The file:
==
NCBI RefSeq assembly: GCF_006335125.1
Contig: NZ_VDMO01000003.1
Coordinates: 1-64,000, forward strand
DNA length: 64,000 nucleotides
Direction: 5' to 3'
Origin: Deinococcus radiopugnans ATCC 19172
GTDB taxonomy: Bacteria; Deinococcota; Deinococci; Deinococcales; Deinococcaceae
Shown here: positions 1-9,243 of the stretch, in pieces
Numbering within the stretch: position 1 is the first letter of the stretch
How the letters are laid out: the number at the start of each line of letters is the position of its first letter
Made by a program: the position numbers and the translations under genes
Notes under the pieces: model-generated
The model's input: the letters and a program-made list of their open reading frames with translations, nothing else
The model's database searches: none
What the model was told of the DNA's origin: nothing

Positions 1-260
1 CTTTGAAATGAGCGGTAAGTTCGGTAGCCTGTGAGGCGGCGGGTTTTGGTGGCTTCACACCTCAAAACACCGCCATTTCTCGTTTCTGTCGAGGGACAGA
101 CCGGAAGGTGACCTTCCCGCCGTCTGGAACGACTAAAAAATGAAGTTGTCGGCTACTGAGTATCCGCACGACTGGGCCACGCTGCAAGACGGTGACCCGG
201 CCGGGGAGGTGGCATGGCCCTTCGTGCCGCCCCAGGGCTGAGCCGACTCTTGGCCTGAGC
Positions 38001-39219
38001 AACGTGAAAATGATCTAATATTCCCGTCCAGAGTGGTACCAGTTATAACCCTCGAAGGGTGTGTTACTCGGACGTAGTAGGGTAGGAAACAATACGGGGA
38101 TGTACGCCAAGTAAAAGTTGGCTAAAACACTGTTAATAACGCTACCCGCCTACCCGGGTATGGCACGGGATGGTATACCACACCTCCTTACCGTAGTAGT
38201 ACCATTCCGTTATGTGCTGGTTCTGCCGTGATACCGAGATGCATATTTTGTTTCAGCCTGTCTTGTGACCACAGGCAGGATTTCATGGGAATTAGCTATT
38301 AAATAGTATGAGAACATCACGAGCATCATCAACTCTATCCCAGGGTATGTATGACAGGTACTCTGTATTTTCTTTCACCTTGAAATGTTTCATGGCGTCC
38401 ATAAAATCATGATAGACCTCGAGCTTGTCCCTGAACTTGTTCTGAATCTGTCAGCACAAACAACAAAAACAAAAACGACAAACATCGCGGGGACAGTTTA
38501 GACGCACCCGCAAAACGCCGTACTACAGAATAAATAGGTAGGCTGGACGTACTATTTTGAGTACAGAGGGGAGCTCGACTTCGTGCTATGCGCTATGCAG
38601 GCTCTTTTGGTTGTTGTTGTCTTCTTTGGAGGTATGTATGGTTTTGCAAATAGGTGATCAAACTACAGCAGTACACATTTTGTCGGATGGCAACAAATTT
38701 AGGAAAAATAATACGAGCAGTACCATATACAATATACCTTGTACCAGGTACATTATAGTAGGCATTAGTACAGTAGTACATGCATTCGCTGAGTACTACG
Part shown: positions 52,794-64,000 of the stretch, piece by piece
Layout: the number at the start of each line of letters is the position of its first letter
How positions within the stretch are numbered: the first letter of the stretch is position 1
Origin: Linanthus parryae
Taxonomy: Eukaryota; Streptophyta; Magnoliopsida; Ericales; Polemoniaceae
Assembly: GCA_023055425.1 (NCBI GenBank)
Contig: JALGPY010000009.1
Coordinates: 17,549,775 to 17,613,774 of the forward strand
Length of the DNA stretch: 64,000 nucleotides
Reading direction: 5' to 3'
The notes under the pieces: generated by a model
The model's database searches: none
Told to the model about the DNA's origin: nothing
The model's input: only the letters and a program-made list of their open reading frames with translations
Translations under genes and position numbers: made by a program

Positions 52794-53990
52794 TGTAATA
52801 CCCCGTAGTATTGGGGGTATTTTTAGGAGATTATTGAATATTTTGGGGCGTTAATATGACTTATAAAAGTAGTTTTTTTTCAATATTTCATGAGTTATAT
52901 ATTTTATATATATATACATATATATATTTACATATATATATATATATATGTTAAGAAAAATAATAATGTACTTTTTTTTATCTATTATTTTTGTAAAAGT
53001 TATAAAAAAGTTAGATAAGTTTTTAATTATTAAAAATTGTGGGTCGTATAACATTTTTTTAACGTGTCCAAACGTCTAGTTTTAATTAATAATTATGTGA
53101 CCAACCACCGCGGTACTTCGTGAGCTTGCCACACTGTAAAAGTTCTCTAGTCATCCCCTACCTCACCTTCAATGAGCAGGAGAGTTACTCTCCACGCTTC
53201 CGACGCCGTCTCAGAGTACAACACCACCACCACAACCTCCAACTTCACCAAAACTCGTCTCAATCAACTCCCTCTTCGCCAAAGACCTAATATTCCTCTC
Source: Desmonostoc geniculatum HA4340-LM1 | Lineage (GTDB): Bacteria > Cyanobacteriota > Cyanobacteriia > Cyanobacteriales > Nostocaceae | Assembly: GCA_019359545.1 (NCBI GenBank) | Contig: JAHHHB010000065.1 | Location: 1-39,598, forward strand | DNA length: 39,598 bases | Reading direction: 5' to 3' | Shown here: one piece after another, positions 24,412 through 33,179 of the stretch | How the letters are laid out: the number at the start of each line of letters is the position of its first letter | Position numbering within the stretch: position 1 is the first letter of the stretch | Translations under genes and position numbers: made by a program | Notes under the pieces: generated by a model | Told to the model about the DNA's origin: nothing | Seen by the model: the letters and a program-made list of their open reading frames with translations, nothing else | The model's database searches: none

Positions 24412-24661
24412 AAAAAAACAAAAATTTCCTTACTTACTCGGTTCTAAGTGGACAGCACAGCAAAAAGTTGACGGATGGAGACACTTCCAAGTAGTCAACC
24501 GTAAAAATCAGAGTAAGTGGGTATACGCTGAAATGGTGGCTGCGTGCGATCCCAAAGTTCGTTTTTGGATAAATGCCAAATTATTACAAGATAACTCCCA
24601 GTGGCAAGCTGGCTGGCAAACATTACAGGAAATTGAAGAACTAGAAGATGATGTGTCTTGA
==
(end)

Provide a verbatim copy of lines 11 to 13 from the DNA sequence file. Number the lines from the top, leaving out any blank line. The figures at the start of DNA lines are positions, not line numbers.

Made by a program: the position numbers and the translations under genes
Notes under the pieces: model-generated
The model's input: the letters and a program-made list of their open reading frames with translations, nothing else